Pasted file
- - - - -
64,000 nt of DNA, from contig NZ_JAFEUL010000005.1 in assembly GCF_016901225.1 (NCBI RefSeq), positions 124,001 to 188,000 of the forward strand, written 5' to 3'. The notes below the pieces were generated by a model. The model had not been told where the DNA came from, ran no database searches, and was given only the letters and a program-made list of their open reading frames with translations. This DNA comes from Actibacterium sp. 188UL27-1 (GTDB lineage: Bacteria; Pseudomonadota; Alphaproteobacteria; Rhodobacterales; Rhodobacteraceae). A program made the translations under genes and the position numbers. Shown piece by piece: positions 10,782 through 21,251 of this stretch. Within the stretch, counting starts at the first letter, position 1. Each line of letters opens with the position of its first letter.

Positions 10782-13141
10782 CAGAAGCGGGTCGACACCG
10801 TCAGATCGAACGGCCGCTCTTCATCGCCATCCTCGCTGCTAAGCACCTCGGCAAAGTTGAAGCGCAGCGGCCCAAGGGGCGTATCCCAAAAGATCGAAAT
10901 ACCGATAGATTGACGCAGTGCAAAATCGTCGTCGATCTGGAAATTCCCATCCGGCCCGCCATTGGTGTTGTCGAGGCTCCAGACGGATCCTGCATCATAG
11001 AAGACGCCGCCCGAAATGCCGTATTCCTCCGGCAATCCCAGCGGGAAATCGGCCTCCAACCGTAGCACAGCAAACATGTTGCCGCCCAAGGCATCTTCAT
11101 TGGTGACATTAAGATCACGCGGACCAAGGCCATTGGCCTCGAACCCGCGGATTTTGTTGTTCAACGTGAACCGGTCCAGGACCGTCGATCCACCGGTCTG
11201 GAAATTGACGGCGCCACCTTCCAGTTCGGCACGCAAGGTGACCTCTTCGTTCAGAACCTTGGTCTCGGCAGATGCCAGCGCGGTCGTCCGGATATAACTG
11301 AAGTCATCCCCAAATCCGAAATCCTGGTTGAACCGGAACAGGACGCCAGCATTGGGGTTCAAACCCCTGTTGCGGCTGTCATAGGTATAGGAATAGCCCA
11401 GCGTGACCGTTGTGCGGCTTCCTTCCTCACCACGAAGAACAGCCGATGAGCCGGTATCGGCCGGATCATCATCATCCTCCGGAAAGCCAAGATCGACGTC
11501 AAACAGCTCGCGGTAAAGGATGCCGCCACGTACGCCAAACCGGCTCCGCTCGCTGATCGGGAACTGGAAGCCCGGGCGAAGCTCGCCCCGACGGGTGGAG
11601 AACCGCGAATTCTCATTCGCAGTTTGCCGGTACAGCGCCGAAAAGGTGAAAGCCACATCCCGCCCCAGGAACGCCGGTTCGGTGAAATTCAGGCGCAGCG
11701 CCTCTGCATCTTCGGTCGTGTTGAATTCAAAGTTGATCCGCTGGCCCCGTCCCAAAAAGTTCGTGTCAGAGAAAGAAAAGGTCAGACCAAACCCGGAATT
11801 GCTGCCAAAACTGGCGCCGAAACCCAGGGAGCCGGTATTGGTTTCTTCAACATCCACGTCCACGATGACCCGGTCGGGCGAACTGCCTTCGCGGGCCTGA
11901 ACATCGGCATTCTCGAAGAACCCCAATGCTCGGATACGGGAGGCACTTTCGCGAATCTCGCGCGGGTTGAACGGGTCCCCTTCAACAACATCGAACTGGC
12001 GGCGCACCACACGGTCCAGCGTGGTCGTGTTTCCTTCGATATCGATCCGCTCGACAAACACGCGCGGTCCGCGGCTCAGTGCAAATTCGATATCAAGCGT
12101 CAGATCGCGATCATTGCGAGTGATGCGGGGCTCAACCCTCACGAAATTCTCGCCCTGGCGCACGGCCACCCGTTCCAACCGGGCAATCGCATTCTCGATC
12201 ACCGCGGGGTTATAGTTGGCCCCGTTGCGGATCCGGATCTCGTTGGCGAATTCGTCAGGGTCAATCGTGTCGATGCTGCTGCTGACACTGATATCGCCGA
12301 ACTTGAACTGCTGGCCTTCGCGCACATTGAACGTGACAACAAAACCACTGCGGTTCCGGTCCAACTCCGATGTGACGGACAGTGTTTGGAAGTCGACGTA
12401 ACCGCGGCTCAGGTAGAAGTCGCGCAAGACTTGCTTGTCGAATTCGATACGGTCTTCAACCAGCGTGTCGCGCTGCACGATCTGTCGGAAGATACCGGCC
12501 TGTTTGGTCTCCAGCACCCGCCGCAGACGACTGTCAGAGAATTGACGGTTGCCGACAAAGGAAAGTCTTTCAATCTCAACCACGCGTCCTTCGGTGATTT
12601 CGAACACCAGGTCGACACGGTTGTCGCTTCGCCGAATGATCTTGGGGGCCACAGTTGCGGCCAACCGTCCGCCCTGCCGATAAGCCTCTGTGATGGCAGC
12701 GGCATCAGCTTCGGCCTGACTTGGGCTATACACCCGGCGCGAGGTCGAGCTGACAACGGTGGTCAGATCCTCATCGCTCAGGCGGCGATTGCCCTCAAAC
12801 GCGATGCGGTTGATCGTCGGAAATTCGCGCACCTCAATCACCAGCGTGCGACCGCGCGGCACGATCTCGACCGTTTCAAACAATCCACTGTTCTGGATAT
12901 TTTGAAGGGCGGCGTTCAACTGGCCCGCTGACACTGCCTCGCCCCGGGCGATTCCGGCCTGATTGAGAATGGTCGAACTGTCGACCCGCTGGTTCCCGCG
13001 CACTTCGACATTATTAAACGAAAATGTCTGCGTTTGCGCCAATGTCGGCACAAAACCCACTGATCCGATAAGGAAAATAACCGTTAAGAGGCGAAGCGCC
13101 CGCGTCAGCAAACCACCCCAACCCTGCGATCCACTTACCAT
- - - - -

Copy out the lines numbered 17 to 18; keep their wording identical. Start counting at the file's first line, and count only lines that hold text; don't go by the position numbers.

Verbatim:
12101 CAGATCGCGATCATTGCGAGTGATGCGGGGCTCAACCCTCACGAAATTCTCGCCCTGGCGCACGGCCACCCGTTCCAACCGGGCAATCGCATTCTCGATC
12201 ACCGCGGGGTTATAGTTGGCCCCGTTGCGGATCCGGATCTCGTTGGCGAATTCGTCAGGGTCAATCGTGTCGATGCTGCTGCTGACACTGATATCGCCGA